Asian countries such as China, Malaysia, Japan, and the Republic of Korea (ROK) rank above the United States in a global leadership responsibility index.
The index (GLRI), worked out by the United Nations University International Leadership Academy, reflects three areas of global responsibility - war and human rights, corruption perception and environment.
Western opinion usually presents Asia as having a poor record in those aspects, but from this first comprehensive examination of international data, the statistics present a different picture.
The GLRI, in which the US ranks only 15th, is based on data showing the conduct of political and commercial leaders. It includes ratifications of human rights and other international agreements, Transparency International's corruption indices, and environmental assessments such as the Ecological Footprint. The index appears in a new book published last month in London called "Leadership Accountability in a Globalizing World."
The reasons why some Asian countries rank above the United States are straightforward. First, although leaders might sign international agreements, they often fail to ratify them.
The United States is not then bound by the standards that its leaders encourage other countries to adopt. Washington ratified neither of the United Nations Human Rights Covenants at their inception. In contrast, the "axis of evil" countries - Iraq, Iran, Syria, Afghanistan and the Democratic People's Republic of Korea - ratified both. Even if the United States ratifies international agreements, Americans cannot use US courts to hold their political leaders accountable for their own agreements.
Second, although China's environmental problems are serious and growing, when analyzed in relation to size of population, China uses proportionately less resources and creates lower global environmental impacts than the United States per capita.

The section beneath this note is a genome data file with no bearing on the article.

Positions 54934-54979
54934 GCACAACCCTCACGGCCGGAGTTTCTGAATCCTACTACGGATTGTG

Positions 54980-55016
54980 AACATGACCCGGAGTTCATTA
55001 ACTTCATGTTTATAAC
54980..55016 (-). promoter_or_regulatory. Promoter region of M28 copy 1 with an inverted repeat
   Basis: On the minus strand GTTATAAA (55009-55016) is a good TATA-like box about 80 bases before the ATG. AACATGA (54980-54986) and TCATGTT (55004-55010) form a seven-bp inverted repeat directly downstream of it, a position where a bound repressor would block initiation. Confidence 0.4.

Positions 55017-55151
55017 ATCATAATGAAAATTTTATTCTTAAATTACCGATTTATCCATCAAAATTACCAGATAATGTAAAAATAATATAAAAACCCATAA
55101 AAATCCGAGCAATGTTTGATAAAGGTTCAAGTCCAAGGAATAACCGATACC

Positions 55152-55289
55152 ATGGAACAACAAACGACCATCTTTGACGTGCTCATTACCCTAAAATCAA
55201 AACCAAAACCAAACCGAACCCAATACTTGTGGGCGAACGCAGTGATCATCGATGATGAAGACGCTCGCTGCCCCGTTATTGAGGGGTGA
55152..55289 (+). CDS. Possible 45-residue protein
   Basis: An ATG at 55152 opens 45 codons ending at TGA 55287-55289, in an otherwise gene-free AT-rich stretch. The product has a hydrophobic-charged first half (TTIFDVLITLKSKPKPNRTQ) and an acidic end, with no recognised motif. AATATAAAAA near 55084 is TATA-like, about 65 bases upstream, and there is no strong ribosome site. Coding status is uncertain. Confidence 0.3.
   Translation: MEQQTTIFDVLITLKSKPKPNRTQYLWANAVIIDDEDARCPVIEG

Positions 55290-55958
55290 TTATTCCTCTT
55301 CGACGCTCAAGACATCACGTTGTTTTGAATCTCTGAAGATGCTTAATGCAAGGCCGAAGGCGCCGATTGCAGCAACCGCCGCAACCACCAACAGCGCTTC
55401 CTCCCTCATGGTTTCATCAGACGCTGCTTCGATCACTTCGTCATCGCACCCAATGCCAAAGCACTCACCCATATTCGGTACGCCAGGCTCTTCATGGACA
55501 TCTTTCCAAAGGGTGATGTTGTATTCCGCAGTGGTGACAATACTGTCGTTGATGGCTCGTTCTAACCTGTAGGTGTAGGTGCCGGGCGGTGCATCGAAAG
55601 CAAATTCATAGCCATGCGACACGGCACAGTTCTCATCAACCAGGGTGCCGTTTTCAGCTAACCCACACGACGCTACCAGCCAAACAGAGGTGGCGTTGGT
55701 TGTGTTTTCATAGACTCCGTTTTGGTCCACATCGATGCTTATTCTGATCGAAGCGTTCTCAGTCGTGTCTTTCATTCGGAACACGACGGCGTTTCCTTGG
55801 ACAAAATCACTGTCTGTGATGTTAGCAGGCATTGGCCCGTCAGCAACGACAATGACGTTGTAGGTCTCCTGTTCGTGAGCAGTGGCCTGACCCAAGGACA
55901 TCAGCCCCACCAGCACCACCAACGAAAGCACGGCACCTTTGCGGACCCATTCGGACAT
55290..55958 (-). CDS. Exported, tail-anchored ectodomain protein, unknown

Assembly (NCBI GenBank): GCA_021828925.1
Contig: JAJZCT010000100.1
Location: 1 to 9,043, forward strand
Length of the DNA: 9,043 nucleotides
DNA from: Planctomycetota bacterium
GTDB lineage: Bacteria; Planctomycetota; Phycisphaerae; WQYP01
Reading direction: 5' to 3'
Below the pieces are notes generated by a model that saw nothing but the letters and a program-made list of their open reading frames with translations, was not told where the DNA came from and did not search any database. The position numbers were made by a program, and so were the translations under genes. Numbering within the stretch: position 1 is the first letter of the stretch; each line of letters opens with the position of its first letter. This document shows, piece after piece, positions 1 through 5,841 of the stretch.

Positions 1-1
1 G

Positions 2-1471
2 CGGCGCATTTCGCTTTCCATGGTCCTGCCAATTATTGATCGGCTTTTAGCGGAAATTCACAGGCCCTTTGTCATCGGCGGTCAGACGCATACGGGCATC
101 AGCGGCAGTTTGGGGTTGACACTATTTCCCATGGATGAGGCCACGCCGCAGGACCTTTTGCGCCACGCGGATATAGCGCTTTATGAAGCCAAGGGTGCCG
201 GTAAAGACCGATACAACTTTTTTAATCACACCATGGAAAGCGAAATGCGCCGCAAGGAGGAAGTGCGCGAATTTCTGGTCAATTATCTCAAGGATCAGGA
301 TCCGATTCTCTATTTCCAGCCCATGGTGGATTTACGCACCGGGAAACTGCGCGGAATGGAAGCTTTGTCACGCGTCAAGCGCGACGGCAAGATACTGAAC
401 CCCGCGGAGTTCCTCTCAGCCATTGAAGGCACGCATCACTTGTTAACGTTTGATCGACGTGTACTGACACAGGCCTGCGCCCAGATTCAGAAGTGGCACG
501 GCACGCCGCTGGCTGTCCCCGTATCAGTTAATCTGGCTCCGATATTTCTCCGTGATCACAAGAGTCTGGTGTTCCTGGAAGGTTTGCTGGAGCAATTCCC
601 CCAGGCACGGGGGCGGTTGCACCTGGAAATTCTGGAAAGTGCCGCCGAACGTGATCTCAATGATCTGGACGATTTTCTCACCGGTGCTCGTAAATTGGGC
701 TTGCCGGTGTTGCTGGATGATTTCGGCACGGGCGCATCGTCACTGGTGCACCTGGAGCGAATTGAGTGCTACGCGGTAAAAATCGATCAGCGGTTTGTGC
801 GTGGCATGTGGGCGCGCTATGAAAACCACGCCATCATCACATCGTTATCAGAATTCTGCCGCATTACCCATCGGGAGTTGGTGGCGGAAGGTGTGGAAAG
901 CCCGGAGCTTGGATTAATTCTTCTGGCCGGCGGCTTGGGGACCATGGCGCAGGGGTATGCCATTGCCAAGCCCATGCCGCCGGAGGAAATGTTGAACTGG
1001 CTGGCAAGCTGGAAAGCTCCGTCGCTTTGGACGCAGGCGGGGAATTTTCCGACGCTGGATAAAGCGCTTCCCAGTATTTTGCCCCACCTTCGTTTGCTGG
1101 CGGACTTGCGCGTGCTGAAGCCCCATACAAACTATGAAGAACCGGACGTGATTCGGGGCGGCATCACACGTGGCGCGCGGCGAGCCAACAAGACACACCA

Finally, the US unilateral military intervention in other countries has involved considerable violence.
In contrast with Western rhetoric, those Asian countries has progressively detached themselves from war and violence. There are major ongoing disputes in the region, but in the past 50 years, there have been remarkably few related deaths. In contrast to the 1,373 military deaths from border skirmishes in the Korea Peninsula since 1953, there were 3,500 deaths in tiny Northern Ireland and around 2,600 military and 34,000 civilian deaths in just two years resulting from the US-led occupation of Iraq.
Perhaps the difference stems from an ethic expressed in "The Art of War" by Chinese author Sun Tzu 2,500 years ago: "The supreme act of war is to subdue the enemy without fighting."
The low ranking of the United States in the responsibility index does not arise from a methodological flaw. None of the data could reflect jealous or vindictive perceptions of US leaders. If anything, the methodology should give the United States an advantage, because it measures participation in the international institutions that were set up and nurtured by US leaders, not least the United Nations itself. And all the data is produced in the West, much of it by US scholars.
The world now recognizes the growing economic strength of Asia, but it fails to recognize that the region is working to achieve moral development equally quickly.
Initiatives such as the ROK's OPEN anti-corruption project and China's Discipline Inspection Commission are making in impact on international perceptions of Asian business leaders.
If China wants to continue this positive trend, can they find a better way, which embodies genuine peace-making, proper international integrity, international relations that are not based on deceit?
The author is a researcher with the Centre for International Education and Research, University of Birmingham (UK).
(China Daily 05/20/2006 page4)